Reflections on the 2006 Tanz&FolkFest Rudolstadt

1. 8. 2006 | Rubriky: Články,Interviews, reviews,Multilingual

My long-time friend and much respected colleague Ken Hunt kindly volunteered this report from one of the biggest European world music festivals.

Rudolstadt, Germany, 7-9 July 2006

Much has changed. Much remains the same since 1991, the year of the Rudolstadt’s first capitalist-swine-era folk festival. Post-reunification investment, the festival’s monetary and publicity injections and the media coverage generated by the festival have contributed to the town’s tell-tale affluence, so evident when comparing photographs of then with now. What looked shabby, potholed or ramshackle in 1991 has largely vanished. Shops now merely nod to yesteryear with displays of the odd Ostalgie board game, GDR-era children’s storybook favourites or accounts of ‘wie wir waren’ (the way we were) as Barbra von Streisand sang in the old film hit.

The 2006 TFF RU had France as its country or national theme with the likes of Les Primatifs du Futur, Françoiz Breant and umpteen others flying the tricolour in the hours before Zidane’s petit contretemps in the world cup final. Festival art and graphics director Jürgen Wolff’s essay in the weighty festival paperback cum programme dealt with the nearby Battle of Saalefeld during the Napoleonic wars. Alas for Prinz Louis Ferdinand of Prussia, he got more than a head butt and no Blücher arrived to tip the balance and inspire a song of the toe-tapping quality of Abba’s “Waterloo”. Tango was the dance of choice for those who do more than tap their feet at the dance (Tanz) part of the festival and, I seriously hope, get to exert themselves in even more tangoistically contorted fashion afterwards. The instrument of 2006 for those who got past its caterwauling clichés was the bagpipes.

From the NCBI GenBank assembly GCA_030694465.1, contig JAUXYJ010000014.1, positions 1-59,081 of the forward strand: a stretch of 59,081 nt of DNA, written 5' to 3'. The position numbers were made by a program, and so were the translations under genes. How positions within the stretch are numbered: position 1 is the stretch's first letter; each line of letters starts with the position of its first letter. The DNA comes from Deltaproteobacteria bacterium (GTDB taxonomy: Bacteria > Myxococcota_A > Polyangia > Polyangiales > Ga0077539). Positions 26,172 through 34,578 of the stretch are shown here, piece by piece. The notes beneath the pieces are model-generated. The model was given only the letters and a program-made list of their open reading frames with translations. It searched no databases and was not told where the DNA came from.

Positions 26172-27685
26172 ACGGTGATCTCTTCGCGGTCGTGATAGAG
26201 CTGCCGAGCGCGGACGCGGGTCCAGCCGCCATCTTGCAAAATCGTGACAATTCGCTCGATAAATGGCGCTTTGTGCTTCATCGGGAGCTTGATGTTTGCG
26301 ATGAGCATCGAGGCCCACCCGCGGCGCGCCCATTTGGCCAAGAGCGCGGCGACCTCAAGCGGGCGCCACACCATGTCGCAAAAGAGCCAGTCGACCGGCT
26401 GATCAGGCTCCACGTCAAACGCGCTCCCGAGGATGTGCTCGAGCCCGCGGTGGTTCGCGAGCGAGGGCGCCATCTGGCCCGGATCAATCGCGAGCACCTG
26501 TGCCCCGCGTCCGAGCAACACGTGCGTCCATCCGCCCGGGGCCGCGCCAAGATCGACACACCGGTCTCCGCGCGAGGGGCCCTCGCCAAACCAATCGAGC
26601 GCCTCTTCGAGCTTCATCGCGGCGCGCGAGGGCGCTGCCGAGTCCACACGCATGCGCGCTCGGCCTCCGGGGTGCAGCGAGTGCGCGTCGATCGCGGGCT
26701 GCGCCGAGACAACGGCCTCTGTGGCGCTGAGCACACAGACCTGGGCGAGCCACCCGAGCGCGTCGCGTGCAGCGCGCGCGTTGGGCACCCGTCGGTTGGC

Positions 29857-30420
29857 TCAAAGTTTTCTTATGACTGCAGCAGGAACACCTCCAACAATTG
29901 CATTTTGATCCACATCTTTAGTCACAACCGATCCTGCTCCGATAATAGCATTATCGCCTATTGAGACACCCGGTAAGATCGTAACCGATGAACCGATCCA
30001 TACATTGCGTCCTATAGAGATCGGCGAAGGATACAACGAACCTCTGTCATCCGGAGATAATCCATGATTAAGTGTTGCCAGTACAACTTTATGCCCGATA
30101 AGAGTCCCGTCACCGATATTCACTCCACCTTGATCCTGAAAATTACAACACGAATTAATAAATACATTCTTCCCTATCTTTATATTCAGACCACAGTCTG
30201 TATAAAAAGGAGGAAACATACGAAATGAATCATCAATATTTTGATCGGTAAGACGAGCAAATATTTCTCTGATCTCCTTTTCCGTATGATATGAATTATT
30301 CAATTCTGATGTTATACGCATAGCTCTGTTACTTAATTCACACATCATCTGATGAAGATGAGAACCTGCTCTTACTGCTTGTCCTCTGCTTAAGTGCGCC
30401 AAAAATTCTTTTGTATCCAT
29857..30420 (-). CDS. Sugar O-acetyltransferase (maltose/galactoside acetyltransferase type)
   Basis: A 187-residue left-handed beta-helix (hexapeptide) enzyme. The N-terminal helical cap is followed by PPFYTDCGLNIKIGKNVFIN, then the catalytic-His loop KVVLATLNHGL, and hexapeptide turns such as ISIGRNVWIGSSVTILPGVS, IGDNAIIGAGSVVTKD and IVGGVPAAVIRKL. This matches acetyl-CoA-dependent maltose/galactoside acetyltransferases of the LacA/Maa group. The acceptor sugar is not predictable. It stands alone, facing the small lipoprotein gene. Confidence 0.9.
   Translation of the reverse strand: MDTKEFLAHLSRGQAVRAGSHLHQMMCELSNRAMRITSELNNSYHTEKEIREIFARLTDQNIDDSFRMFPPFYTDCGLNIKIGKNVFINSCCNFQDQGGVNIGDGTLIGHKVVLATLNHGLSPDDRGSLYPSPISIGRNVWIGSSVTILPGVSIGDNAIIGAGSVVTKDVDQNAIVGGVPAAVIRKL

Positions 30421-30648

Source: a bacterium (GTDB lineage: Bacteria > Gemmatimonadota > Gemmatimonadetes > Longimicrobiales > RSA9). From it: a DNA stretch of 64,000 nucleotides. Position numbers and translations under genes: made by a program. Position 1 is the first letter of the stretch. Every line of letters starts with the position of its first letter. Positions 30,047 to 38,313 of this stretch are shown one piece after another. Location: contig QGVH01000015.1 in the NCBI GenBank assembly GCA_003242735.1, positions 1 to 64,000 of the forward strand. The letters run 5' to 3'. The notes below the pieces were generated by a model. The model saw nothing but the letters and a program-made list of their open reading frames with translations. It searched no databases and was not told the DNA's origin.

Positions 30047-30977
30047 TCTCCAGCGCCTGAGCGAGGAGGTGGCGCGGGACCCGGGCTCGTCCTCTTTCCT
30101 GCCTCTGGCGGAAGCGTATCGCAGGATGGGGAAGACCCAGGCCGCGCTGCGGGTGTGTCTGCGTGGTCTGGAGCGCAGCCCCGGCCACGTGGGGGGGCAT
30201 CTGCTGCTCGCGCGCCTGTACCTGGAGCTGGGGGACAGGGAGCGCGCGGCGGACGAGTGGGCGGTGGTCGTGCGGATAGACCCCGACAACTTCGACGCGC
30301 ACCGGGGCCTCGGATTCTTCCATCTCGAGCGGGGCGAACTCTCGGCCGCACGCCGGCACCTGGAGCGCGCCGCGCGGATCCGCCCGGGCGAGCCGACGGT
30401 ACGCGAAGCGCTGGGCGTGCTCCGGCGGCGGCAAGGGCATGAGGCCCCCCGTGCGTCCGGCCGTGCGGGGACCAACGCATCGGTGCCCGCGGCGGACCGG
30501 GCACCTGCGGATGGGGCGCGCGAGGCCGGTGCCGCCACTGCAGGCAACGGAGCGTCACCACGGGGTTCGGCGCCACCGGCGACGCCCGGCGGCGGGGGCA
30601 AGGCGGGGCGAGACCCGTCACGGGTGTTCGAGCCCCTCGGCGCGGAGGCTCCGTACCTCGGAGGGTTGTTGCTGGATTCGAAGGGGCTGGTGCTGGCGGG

The film critic Duane Byrge once remarked along the lines of the only problem with film festivals was the films. TFF RU is enough to make the cynic-critic re-yoke that beastly remark with a new harness. With 16 stages listed in the 2006 programme, the problem with TFF RU is the sheer scale of what is on offer. Clashes were inevitable, as happened on the midnight shift on Saturday night with Suzanne Vega atop the Heidecksburg, Rudolstadt’s castle on the hill, and Jimmy Cliff in the park named after Heinrich Heine. (Both acts were both excellent and crowd-pleasing, but to see Cliff meant leaving Vega.) To wax impressionistic therefore, amid interviewing and being interviewed, hanging out and hanging clothes out to dry, and leaving out performances that triggered only mild applause in my mind or ones that were mere pauses whilst walking somewhere else, here are my personal highlights.

The special concert (charged on top of the festival proper tickets) on Thursday, 6 July, was an Italian spectacular, “La Notte della Taranta” fronted by Stewart Copeland. To give a flavour of the festival’s vibe, before the evening’s performance the former Police drummer and film composer sat alfresco (merited on this occasion, I feel), often animatedly, at a table on the market square, untroubled by the public. “La Notte della Taranta” lived up to its tag of spectacular on the big stage at the Heidecksburg. The blend of voices and stringed, wind, keyboard and percussion instruments transplanted well, if temporarily, on German soil and the overall performance, albeit slightly overlong or unfocussed to my mind at times, was seductive. Traditional and modernistic elements were woven together exceptionally well. One highlight was the call and response between frame-drum and kit drums. It was the voices that carried the day for me. Magic.